Women less likely to feel fully recovered a year after COVID-19 infection than men
Jim Drury
Europe;United Kingdom
A woman suffering from long COVID-19 being examined at Ichilov Hospital in Tel Aviv. /Amir Cohen/Reuters

A woman suffering from long COVID-19 being examined at Ichilov Hospital in Tel Aviv. /Amir Cohen/Reuters

Women who have been hospitalized with COVID-19 are more than 30 percent less likely to feel fully recovered 12 months after their infection than men. That's the finding of a major new UK study into 'Long COVID'.

The report in Lancet Respiratory Medicine also found that less than a third of all those hospitalized with COVID-19 felt back to normal a year after medical discharge.

Findings by researchers at Leicester University says that both obesity and inflammation seen in increased levels of C-reactive protein (CRP) in the blood also hinders patients' recovery.

Study co-author Rachael Evans told CGTN Europe that of the cohort of 2,320 patients, "females are 32 percent less likely to feel fully recovered compared to males."


Health and work legacy

Evans said some of the difference could be attributable to "survivor bias" (fewer men than women survived at all) but that other factors were significant.

"Particularly early in the pandemic males were less likely to do well during admission itself and therefore had a higher mortality rate. So there may a skew in the data, but the scientific world doesn't think that's the only explanation because we've seen this across the board in numerous community epidemiological studies," Evans said.

"There's a variety of hypotheses of why that might be. There are obviously hormonal differences between females and males, and genetic differences which may affect immune regulation," she added. "We also know there are other conditions linked to autoimmunity more common in females than males."


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The study was carried out by the PHOSP-COVID Collaborative Group national consortium, containing experts at the University of Leicester and University Hospitals of Leicester NHS Trust.

Patients discharged from NHS hospitals in the UK from March 2020 to April 2021 were assessed five months after discharge, and again after 12 months. Recovery was judged using what patients themselves reported, physical performance and organ function.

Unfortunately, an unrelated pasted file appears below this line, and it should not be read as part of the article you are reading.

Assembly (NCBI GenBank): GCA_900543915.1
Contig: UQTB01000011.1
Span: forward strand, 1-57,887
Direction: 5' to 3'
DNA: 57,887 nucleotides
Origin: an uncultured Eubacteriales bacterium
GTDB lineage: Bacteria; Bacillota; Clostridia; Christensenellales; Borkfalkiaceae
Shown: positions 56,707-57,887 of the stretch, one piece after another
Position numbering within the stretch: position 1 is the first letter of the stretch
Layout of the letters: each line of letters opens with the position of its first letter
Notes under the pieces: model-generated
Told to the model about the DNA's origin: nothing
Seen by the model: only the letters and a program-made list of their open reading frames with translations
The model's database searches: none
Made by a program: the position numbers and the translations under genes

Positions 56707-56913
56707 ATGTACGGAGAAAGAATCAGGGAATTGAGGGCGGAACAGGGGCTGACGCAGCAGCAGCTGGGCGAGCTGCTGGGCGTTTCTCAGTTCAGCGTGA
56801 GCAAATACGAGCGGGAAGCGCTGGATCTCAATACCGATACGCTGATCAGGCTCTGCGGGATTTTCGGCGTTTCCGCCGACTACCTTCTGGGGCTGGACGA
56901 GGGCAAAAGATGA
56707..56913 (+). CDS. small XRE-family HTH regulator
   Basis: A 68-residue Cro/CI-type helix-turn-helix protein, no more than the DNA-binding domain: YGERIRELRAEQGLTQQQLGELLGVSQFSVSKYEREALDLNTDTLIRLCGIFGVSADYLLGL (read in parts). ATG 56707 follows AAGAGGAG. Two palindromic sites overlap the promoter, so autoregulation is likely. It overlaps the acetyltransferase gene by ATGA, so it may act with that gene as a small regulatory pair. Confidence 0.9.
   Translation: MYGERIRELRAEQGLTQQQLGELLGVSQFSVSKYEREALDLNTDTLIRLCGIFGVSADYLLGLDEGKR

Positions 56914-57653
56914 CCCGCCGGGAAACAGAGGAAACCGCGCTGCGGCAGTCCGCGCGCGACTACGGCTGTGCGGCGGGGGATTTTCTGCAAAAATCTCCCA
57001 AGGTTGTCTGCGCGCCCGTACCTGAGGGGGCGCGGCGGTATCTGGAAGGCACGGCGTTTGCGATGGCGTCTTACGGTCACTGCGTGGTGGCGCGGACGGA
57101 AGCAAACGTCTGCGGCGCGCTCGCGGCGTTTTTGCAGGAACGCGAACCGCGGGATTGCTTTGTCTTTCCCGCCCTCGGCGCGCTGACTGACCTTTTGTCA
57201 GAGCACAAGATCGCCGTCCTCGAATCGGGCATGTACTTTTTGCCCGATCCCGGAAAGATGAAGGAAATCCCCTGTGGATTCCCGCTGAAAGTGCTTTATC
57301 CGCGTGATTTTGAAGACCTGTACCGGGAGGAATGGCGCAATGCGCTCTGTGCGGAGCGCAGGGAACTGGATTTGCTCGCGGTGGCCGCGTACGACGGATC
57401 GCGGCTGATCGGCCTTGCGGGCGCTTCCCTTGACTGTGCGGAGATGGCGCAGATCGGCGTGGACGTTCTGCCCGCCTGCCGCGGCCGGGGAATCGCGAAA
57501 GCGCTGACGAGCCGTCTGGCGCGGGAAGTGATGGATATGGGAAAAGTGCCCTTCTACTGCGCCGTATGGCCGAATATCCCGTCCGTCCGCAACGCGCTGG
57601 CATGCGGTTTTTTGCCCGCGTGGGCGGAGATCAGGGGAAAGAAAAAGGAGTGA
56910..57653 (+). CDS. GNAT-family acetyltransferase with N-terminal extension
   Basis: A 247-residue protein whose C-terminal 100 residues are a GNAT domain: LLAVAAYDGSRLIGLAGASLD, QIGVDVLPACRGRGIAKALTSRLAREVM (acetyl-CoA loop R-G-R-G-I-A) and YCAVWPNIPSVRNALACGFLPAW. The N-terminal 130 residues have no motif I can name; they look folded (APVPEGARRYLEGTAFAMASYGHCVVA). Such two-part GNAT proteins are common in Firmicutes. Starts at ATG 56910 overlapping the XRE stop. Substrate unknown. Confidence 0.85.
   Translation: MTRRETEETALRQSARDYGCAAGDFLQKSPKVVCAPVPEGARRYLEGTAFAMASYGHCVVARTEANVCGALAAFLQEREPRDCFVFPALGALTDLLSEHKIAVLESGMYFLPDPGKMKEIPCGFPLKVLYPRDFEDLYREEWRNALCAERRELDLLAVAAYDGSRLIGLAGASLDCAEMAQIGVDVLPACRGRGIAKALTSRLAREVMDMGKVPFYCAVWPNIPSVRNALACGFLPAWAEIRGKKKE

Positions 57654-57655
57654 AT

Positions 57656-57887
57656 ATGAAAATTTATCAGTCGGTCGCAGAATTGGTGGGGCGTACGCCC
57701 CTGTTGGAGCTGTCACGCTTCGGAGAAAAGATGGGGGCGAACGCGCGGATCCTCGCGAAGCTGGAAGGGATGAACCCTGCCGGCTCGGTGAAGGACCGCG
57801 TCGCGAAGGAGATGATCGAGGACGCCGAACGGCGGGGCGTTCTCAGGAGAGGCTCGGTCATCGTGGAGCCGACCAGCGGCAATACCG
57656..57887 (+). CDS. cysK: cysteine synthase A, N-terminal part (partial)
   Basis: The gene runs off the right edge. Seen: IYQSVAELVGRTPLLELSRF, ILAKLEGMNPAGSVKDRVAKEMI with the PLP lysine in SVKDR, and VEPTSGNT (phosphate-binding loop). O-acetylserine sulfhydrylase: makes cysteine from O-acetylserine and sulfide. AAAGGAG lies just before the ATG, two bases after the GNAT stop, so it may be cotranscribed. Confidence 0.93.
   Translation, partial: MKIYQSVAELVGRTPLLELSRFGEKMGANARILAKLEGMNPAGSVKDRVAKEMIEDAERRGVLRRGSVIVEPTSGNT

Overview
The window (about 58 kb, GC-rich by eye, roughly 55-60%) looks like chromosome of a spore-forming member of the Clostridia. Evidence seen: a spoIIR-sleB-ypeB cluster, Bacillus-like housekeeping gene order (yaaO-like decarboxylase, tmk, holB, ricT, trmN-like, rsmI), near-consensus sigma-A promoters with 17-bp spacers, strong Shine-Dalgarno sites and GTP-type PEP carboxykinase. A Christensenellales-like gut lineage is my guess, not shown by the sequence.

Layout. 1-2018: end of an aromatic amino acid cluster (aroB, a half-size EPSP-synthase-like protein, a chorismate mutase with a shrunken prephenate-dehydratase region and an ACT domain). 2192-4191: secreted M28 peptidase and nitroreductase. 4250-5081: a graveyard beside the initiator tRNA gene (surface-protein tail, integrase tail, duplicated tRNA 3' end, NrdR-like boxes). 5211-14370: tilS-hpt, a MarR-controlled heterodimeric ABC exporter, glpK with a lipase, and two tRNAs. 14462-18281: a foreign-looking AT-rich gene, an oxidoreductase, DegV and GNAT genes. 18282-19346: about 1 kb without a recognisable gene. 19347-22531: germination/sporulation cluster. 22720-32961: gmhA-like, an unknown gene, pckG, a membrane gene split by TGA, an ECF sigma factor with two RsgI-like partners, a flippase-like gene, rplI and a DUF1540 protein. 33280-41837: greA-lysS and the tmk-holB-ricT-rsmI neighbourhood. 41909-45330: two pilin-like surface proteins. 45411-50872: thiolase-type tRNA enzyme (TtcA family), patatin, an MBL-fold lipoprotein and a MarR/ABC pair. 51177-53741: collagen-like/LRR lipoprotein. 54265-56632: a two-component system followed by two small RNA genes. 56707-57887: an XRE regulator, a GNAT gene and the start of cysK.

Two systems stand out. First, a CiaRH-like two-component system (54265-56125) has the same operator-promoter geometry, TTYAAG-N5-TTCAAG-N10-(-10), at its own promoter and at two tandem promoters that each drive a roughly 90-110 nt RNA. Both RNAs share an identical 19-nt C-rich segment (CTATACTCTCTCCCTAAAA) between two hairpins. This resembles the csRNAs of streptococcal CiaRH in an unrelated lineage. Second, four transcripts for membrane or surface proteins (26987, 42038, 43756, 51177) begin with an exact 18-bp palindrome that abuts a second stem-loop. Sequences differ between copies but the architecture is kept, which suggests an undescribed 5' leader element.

The proportion of patients reporting full recovery rose from 26 percent at five months to just 29 percent at one year.

"This really highlights a huge burden to both the individual and health services," said Evans.

"Two-thirds of patients in our cohort were of working age," she told CGTN. "We run the risk of having a legacy not just of the awful mortality that we had at the beginning of the pandemic, but of large numbers of people not getting back to work, and not living their full lives. It will be a legacy of ill health, both physical and mental, and lower productivity."

Rachael Evans fears a legacy of ill health among working-age Long COVID-19 sufferers. /Leicester University

Rachael Evans fears a legacy of ill health among working-age Long COVID-19 sufferers. /Leicester University

New treatments

Evans said it is vital that governments and health agencies fund research into finding treatments for Long COVID-19. She suggested that anti-inflammatory strategies should be central to this.

"We need to crack on and understand the pathophysiology behind these problems and develop some urgent therapy," she said. "We're proposing trials in subgroups of people that have phenotypes such as a high Body Mass Index or high CRP, and start testing interventions towards them."

She added: "We showed that there were 13 different inflammatory proteins which were significantly higher in those people with severe ongoing health impairments compared to mild. Our data doesn't give us the whole answer behind what's driving Long COVID-19 but does move things forward in terms of what we should be testing next."

The research was presented at the 2022 European Congress of Clinical Microbiology and Infectious Diseases in Lisbon last weekend.

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